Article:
NSA Surveillance Isn’t Really Stopping Terrorism

January 13, 2014 | Andy Cush

A new report from the think tank New America Foundation claims NSA surveillance isn’t nearly as effective at stopping terrorism as the feds would have you believe. The study, titled “Do NSA’s Bulk Surveillance Programs Stop Terrorism?” Of the 225 counterterrorism cases researchers studied, only 7.5 were investigated under evidence obtained by the NSA.

The Agency’s bulk telephone metadata collection is particularly unsuccessful, initiating less than two percent of investigations. “Traditional investigative methods, such as the use of informants, tips from local communities, and targeted intelligence operations, provided the initial impetus for investigations in the majority of cases, while the contribution of NSA’s bulk surveillance programs to these cases was minimal,” reads the report. “Indeed, the controversial bulk collection of American telephone metadata…appears to have played an identifiable role in initiating, at most, 1.8 percent of these cases.”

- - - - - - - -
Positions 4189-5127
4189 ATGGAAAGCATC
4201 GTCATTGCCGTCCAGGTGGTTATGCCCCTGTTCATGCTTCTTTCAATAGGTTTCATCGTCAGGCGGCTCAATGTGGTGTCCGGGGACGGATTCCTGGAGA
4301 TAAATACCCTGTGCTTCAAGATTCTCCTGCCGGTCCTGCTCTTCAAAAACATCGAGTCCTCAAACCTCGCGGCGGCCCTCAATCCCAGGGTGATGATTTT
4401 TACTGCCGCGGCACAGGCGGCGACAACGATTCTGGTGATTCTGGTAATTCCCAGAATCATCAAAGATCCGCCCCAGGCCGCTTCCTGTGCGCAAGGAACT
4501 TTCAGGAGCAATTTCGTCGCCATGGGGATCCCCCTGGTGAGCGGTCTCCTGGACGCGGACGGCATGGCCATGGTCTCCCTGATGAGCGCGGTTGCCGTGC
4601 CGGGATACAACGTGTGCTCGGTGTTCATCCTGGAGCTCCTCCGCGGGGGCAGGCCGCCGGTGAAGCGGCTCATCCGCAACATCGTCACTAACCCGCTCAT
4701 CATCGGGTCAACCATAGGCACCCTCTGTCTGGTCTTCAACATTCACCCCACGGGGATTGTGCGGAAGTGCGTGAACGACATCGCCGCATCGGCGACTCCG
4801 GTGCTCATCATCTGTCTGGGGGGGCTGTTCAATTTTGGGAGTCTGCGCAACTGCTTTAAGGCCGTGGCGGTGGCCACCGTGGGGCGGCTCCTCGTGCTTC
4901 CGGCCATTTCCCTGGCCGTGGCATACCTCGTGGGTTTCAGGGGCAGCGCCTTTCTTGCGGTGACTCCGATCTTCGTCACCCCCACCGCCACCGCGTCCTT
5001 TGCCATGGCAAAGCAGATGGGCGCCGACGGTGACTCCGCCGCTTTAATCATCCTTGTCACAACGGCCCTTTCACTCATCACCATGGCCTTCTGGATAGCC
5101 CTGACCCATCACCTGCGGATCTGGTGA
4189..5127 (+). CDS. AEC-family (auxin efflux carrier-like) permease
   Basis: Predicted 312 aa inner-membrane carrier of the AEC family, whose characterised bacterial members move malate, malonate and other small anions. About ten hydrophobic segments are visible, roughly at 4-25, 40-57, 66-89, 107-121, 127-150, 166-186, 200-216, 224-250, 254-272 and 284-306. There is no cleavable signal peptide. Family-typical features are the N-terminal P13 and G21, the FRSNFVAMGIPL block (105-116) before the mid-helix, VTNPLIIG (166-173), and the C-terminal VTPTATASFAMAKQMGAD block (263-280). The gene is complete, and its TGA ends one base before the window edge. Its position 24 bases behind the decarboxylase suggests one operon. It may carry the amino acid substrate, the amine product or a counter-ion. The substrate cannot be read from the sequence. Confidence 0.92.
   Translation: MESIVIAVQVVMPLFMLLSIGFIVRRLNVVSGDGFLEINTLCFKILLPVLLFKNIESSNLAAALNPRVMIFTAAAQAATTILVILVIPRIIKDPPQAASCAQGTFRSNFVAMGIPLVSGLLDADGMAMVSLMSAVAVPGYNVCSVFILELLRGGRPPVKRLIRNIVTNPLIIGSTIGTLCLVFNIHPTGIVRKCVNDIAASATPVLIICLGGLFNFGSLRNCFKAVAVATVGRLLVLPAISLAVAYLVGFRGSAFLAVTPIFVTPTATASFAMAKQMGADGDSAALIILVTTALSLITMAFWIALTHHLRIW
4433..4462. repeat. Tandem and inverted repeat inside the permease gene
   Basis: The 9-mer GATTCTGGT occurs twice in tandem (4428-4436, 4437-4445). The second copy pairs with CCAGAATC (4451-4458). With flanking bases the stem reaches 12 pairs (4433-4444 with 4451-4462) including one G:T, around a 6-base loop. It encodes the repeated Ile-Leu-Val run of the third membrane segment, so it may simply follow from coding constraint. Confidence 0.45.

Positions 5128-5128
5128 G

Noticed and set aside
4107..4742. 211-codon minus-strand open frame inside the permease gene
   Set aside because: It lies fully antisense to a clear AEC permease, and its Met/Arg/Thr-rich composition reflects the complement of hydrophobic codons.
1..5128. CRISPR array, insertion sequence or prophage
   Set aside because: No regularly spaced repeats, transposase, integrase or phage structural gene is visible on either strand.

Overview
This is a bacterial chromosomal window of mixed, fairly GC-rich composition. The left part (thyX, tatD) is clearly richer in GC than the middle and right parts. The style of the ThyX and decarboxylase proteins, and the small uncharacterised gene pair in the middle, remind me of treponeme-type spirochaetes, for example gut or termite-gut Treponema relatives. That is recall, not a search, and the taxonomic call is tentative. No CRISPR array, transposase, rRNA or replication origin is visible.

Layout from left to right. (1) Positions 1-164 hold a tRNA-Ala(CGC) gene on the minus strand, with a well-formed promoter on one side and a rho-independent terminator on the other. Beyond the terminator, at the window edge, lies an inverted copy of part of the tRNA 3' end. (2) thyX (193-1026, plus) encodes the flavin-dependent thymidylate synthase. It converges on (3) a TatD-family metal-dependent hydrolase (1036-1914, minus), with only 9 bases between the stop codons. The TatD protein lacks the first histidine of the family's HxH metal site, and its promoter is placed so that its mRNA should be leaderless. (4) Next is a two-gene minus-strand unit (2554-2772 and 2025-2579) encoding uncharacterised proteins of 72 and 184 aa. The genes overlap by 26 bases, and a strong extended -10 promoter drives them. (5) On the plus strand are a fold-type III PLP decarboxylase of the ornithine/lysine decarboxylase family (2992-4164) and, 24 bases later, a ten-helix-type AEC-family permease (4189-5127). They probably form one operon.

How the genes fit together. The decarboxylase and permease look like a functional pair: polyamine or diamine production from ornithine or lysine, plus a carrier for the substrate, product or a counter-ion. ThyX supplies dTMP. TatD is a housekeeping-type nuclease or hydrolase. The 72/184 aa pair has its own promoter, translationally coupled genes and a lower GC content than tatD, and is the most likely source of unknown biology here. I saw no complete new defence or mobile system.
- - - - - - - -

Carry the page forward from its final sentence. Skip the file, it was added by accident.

(Photo: NSA/Wikimedia Commons)